Featured Item July,2014

Architectural antiques are very popular and some can be very expensive.For example,take this photo of a French/Italian dormer from a chateau,it is 19th century,original paint and heavy as hell.Old mirror has been added so that it can be used as a mirror in a hallway,dining room etc. or a painting could be fitted to it. A ledge/shelf is attached which would allow a carving or flowers etc.It is 72 in high(180cm) by 40in wide(100cm). 

Featured Item-April 2014

        We seem to have a large interest in Swedish antiques,however,we would like to emphasize that we have a reasonable inventory of French antiques.This you can see with the pictured item.A French tole candle lamp,one piece of many.The period that we concentrate on is the Empire period in both countries.It has a fascination for me and not only that, there is a reasonable amount of product available.In the early 19th century,Napoleon period,France and Sweden had a some what close association.In this period Sweden was in dire need of a strong leader as they wanted to gain back Finland from Russia and I guess protect themselves from Denmark.Here is the connection between the two countries.  General Jean Bernadotte of Napoleon’s army was asked and he accepted to become Crown Prince of Sweden and then King of Sweden.Sweden adopted the French Empire look but on a more subtle approach.Enjoy the antiques.

 

Featured Piece July 2013

                                           Norwegian Mangle Board
I have heard of numerous uses for the mangle board. A bed smoother, used for ironing clothes, as gifts. A lot of the more decorative boards were carved by men as ‘love tokens’ for their lady friends. It is said that the man would leave the board outside his sweethearts door at night and if it was gone in the morning he knew she was saying yes to his offer of marriage.

One of the boards in our inventory is  Norwegian and it is fairly rare because of the lion handle. It seems that the horse is the Swedish emblem while the lion is Norwegian. Here in Canada it would be the beaver or in the United states, the American eagle.

I have attached a picture of a Norwegian lady using a mangle board for ironing. They had a rolling pin and around it they would wrap tightly their laundry then roll it with the board.

The mangle board fits into the folk art category because of the chip carving and paint. There are some boards that are extremely well carved and this makes them rare and valuable. Hanging them on a wall adds a nice decorative touch to any room.

mangle-board

Featured Item May 2013

Every so often we come across a piece of furniture, glass, Mora clock or decorative item that we feel stands out above and beyond our already eclectic selection of interesting things. In the past we have quietly changed our sidebar image to showcase these items, pieces that you, our readers, might miss in the depths of our inventory section.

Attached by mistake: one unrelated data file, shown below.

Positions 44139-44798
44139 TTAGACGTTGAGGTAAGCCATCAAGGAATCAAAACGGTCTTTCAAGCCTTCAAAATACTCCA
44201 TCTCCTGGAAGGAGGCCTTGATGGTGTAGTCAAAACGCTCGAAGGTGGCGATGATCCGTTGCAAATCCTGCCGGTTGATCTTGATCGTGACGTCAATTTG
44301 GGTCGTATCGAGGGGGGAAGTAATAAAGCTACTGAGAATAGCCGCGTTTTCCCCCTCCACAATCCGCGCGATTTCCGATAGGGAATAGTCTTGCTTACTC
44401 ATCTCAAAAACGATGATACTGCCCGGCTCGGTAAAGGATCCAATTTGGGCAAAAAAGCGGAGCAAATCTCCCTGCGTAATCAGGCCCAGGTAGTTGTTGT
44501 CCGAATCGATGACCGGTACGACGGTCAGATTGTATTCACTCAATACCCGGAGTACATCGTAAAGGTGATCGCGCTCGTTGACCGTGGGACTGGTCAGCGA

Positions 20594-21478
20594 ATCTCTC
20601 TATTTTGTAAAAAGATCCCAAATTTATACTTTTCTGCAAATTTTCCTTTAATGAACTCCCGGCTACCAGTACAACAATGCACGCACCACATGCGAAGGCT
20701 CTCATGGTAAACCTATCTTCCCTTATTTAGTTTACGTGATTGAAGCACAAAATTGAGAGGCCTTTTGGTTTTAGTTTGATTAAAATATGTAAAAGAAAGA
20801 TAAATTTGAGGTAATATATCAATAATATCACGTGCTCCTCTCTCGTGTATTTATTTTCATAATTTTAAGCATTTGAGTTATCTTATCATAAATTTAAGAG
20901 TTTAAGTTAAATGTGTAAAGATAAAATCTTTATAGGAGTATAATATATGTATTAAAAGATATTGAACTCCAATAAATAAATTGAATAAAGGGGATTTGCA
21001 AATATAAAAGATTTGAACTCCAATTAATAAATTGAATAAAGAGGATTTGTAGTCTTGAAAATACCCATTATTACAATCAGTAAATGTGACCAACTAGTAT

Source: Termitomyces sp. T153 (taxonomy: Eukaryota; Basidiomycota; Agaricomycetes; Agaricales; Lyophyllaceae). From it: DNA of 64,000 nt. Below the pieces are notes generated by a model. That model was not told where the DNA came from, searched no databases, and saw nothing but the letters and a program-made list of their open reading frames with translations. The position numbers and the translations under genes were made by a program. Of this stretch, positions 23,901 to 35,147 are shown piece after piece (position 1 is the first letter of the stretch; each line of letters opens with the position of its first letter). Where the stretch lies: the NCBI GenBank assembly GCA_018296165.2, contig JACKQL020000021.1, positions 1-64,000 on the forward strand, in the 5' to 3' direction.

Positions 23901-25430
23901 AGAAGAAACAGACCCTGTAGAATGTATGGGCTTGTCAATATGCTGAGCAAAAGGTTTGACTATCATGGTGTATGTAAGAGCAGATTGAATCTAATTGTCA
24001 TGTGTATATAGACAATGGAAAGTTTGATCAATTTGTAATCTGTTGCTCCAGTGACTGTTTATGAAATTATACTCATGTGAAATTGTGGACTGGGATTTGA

While it may not be every month, we will now endeavour to post a quick note on these pieces in our blog.in order to further highlight items we feel deserve to be on our front page. These pieces appear on the right-hand sidebar under ‘Featured Piece’
Our current “featured piece” is a carved wood gold decorated Swedish wall clock, it is signed “Hans Wesemann, Stockholm” Continue reading

Swedish Empire Mirror

In reference to the mirror below we are looking at “Swedish Empire”. The Swedish Empire period was, roughly, between the years 1810-1840. The style is characterized  by pomp and pageantry and is sometimes referred to as Imperial. The French Empire is often associated with Napoleon Bonaparte who was fond of ancient Rome and its attributes. Egyptian features with sphinxes, palettes, eagles and griffins were common as decor elements. Continue reading

Swedish Long Case Mora Clocks

What do we know about Mora clocks?A rare Swedish 19th c. hanging Mora wall clock.

Well, we know they were made, at least the clock works, in a town called Mora in the district or province of 19th c. Mora clock returned to original finish.Dalarna, Sweden. We know that they were made as early as the 18th century and that the shapes that are in demand now, the figure eight and the curvaceous female forms, were produced more in the early 19th century. It seems that each province in Sweden used roughly the same internal clock works and a similar set of patterns for their body types, but each came up with a somewhat different variation on the shape or form. While there was little deviation from the standard figure eight or female shapes, there were some that were very thin and tall (northern Sweden) and some wide and overly shapely. These beautiful clocks, quickly becoming a hot commodity on the market today, were sought after even more fervently in their own time.( CLOCKS TO THE LEFT AND RIGHT ARE “SOLD”). Continue reading

The Swedish Three Crowns

Swedish three crowns

Around the world Sweden is recognized by its three golden crowns on a background of blue.You will find it on a coat of arms, cuff links, clothing etc. Historians have searched for the origin and meaning of the three crowns.Researchers felt they were used by heathen gods and others felt they represented the three surrounding areas of the capital that had the right to participate in the election of the king. It came down to the three crowns were simply accepted to be the symbols of the Three Holy Kings who came to praise the birth of Christ. Continue reading